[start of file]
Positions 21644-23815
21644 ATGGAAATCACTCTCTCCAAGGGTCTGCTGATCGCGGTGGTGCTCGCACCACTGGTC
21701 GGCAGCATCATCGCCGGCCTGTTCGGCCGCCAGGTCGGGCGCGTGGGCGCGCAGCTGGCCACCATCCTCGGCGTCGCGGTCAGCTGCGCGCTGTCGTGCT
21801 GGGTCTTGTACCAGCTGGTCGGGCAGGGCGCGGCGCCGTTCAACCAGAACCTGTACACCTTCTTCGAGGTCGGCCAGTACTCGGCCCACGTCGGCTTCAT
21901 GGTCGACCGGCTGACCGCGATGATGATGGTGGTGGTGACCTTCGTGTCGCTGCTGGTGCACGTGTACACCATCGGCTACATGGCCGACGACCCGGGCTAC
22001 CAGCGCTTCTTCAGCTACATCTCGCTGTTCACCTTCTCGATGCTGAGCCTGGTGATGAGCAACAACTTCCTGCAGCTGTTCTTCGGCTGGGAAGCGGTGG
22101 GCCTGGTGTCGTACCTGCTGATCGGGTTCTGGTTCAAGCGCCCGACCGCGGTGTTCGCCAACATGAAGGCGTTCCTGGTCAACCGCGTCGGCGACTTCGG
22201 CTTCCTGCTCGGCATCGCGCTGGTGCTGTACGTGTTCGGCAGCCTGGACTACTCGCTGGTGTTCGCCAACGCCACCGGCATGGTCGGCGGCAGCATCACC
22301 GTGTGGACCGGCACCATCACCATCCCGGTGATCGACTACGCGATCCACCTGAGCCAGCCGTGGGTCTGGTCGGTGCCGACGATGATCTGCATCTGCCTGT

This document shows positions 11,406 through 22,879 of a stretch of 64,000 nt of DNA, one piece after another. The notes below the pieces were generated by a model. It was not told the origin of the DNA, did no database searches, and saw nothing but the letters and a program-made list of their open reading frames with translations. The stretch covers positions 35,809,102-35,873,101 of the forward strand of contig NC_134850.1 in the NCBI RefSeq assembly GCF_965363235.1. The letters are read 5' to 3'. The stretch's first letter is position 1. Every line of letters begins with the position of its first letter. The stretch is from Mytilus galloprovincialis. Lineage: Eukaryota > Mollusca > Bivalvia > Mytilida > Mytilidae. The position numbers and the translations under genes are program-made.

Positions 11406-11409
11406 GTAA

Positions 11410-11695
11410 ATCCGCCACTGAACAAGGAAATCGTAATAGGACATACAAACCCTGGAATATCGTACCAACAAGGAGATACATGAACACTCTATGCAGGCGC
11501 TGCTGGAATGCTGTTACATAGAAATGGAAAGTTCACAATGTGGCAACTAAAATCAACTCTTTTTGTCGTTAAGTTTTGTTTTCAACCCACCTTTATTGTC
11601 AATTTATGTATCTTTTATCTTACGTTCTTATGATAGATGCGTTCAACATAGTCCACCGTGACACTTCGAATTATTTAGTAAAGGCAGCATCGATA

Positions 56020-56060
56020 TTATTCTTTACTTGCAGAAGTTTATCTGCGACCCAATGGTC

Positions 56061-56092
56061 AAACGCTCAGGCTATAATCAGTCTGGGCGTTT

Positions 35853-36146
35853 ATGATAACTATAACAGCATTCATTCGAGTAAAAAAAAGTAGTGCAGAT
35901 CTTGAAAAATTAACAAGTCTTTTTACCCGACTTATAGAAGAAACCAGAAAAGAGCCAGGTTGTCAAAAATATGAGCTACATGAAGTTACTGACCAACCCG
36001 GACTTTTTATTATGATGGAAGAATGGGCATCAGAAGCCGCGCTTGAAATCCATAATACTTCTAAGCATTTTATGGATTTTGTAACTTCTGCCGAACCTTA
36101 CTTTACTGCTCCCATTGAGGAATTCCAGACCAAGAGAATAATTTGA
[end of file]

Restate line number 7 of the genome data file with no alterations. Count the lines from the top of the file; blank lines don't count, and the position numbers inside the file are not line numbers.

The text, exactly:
22101 GCCTGGTGTCGTACCTGCTGATCGGGTTCTGGTTCAAGCGCCCGACCGCGGTGTTCGCCAACATGAAGGCGTTCCTGGTCAACCGCGTCGGCGACTTCGG